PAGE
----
A Lutheran, an Episcopalian, and a Roman Catholic walk into . . .

A Lutheran pastor, an Episcopalian priest, and a Roman Catholic brother sit around and have a beer. It’s not the opening line of a joke, it’s what happened on October 31st on the couches of University Lutheran. Others were invited, and we even would have invited the Baptist guy had he been there – but the three of us were free, so we sat down, had a beer, and talked about our faith, our churches, and what it is like to be a campus minister at Florida State from our different perspectives. 

We don’t agree on theology. We were willing to look past that and forgive one another for wrongs done, as well as approach one another with an attitude of forgiveness for things that we would eventually unwittingly say that would offend the other. We weren’t sitting around because we had the same answers to big important questions about God. In fact, we were sitting around because we have different answers, but we could at least agree on Jesus.

I’m not much of a “sit around the campfire and sing kumbaya” kind of guy. In fact, those people usually give me the willies. I’m not into unity for unity’s sake, and I don’t think that John 17:21 (“that they may be one”) should be read without context. But I will sit down and have a beer with just about anyone, especially if they are buying – like Brother Clint from the Catholic Student Union did, thanks Clint!

I already said that we didn’t agree on everything, and that we at least agreed on Jesus, but there is something else we agree on. All of us are pained when we see people who are living without Jesus or with less Jesus in their lives than they could have. Last night’s conversation was mostly about that – about how we wanted to see students find faith in Jesus, about how we wanted the students who have Jesus in their lives to go deeper with Him.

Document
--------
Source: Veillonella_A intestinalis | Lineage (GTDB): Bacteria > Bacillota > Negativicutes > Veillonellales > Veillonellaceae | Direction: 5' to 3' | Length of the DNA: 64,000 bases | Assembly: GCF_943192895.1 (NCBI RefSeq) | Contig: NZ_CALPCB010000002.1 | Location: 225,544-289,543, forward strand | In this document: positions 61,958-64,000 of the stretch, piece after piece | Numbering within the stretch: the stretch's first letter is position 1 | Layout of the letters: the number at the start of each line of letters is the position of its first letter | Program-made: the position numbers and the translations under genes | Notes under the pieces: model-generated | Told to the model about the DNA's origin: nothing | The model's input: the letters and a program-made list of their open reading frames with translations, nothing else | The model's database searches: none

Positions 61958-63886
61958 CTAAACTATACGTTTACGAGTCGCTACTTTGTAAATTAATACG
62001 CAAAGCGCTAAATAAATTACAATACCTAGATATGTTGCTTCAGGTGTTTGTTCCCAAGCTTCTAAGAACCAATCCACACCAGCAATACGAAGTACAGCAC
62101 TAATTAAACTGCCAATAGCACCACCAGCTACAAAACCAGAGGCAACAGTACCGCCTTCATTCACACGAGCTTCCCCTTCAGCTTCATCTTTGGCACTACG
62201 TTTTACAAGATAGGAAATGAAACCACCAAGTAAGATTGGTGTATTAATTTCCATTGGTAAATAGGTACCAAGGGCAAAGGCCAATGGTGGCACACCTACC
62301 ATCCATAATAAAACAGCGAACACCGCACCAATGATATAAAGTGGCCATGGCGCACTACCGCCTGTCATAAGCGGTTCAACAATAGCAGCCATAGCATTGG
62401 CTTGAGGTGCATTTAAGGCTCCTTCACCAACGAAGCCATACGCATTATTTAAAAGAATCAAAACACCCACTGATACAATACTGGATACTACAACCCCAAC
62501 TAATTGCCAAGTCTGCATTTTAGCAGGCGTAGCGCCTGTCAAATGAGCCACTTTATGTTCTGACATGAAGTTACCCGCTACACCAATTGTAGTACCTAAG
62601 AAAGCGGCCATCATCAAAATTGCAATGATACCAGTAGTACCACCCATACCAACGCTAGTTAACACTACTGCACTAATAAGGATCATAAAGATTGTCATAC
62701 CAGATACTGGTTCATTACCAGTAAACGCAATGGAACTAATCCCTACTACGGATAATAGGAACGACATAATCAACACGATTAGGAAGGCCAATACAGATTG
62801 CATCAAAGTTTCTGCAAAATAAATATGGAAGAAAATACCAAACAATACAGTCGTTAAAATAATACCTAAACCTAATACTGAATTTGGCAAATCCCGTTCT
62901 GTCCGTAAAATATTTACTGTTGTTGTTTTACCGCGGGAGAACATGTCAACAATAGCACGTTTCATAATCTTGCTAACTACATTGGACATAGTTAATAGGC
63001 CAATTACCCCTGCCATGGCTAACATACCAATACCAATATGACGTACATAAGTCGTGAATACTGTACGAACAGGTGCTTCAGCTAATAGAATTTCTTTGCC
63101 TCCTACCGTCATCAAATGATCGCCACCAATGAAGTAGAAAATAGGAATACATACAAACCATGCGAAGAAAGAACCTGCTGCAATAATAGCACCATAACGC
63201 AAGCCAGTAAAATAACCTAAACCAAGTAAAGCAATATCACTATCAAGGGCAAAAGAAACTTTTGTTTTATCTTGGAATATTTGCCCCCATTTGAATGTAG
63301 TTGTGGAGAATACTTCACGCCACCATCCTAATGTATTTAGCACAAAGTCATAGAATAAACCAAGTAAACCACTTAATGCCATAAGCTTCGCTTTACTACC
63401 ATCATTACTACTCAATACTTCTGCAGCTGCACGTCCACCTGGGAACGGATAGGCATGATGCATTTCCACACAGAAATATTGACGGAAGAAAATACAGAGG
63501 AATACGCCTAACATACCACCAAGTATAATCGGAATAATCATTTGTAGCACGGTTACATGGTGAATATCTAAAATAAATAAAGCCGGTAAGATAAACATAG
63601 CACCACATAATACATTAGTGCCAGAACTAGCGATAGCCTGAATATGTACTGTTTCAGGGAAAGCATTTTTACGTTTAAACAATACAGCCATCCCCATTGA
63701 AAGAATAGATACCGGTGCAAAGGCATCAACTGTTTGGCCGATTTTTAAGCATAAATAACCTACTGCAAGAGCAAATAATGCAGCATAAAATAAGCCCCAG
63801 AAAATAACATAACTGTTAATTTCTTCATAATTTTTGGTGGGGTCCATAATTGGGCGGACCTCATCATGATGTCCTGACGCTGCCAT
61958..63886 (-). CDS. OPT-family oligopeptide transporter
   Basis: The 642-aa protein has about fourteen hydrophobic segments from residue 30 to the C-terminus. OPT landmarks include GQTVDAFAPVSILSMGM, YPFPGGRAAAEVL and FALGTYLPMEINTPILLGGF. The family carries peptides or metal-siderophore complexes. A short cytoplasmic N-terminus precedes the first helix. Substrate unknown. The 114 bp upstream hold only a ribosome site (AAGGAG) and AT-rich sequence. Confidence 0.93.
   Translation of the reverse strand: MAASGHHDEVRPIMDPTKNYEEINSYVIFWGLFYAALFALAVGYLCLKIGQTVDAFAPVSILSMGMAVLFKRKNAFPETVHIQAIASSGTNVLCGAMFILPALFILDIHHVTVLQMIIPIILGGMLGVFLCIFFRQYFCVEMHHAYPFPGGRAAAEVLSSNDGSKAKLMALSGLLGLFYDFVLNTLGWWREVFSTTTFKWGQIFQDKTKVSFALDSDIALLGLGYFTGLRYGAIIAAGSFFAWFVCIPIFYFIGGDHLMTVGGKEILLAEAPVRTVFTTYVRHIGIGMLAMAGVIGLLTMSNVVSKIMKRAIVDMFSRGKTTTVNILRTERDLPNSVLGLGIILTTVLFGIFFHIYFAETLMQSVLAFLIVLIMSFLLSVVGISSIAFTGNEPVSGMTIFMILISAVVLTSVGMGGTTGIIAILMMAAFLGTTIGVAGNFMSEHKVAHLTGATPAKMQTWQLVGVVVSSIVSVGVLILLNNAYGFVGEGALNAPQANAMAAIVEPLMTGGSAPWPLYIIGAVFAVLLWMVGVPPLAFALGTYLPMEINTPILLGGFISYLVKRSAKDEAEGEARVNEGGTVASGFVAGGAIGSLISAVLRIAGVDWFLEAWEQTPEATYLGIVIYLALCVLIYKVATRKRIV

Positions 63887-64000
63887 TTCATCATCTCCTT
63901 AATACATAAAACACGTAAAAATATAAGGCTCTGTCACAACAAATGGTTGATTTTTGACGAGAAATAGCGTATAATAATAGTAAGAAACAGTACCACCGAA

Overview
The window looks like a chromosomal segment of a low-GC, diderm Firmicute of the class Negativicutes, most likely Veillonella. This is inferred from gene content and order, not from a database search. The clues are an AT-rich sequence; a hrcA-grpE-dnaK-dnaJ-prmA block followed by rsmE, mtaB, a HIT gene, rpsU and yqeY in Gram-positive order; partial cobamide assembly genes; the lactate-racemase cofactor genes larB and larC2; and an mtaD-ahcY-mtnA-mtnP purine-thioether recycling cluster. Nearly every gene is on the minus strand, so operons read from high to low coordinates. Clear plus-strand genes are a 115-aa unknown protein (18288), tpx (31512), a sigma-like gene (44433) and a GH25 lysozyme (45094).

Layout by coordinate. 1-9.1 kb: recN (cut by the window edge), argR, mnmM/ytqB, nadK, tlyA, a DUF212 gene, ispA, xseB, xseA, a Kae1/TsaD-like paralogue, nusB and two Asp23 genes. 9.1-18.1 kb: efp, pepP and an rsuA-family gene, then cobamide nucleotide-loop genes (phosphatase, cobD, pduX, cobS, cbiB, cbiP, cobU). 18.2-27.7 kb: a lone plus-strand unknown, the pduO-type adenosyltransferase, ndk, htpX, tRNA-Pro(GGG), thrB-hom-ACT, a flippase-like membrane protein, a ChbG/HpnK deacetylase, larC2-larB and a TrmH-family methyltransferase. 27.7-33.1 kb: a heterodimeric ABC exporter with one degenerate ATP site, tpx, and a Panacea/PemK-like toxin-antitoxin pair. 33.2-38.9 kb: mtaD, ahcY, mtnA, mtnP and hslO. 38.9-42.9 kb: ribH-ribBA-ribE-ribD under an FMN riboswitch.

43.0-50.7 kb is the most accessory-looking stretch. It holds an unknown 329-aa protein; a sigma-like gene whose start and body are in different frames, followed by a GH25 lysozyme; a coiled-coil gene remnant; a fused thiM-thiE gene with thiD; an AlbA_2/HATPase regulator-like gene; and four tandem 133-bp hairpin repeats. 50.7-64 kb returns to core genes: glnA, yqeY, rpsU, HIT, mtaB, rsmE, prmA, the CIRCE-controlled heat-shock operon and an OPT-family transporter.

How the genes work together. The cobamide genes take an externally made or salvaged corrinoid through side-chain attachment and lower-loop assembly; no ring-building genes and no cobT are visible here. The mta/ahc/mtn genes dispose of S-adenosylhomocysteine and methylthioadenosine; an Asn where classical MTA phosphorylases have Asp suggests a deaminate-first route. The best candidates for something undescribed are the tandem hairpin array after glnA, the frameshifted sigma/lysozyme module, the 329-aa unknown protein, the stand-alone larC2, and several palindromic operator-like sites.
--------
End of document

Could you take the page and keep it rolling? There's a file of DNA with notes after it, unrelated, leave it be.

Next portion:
In that room that night, I was the only person who was not an adult convert to Christianity. Those guys know a pain that I cannot remember – the pain of being separate from Christ. That is a pain that so many of this campus are experiencing. But more than that, there are so many more people who have tasted of Christ – but who are the wandering wounded on this campus, having separated themselves from the Church, some never to come back.

I was told a story that before I arrived, University Lutheran brought in a consultant who told them that the mission statement of the church was affixed to the building in big bold letters – “U-N-I-V-E-R-S-I-T-Y L-U-T-H-E-R-A-N”. We are to be Lutherans for the University. We are to be God’s Body, His manifest hands and feet to serve those who are unchurched, dechurched, and underchurched. But we’re not doing this alone or in a vacuum. We are challenged in a healthy way by our brothers and sisters from other theologies and traditions – challenged to press forward.

Because someday, we will be having a beer together in the Resurrection, and we want more than three campus ministers there from Florida State.